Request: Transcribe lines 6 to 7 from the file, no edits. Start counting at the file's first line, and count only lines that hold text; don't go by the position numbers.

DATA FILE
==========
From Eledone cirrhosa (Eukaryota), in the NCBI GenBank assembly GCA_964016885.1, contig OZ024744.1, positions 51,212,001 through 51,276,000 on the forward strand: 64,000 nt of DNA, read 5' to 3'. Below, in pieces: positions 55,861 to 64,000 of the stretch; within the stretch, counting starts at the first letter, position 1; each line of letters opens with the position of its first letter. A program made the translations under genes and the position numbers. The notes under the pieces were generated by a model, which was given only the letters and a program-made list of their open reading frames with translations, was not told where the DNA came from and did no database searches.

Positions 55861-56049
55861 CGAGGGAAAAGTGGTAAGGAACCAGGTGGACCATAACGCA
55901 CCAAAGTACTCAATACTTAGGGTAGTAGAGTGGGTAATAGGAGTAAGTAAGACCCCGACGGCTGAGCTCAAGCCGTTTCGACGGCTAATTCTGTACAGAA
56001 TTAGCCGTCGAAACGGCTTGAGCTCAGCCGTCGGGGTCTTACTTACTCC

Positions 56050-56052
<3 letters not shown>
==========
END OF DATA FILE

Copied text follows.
Positions 56050-56052
<3 letters not shown>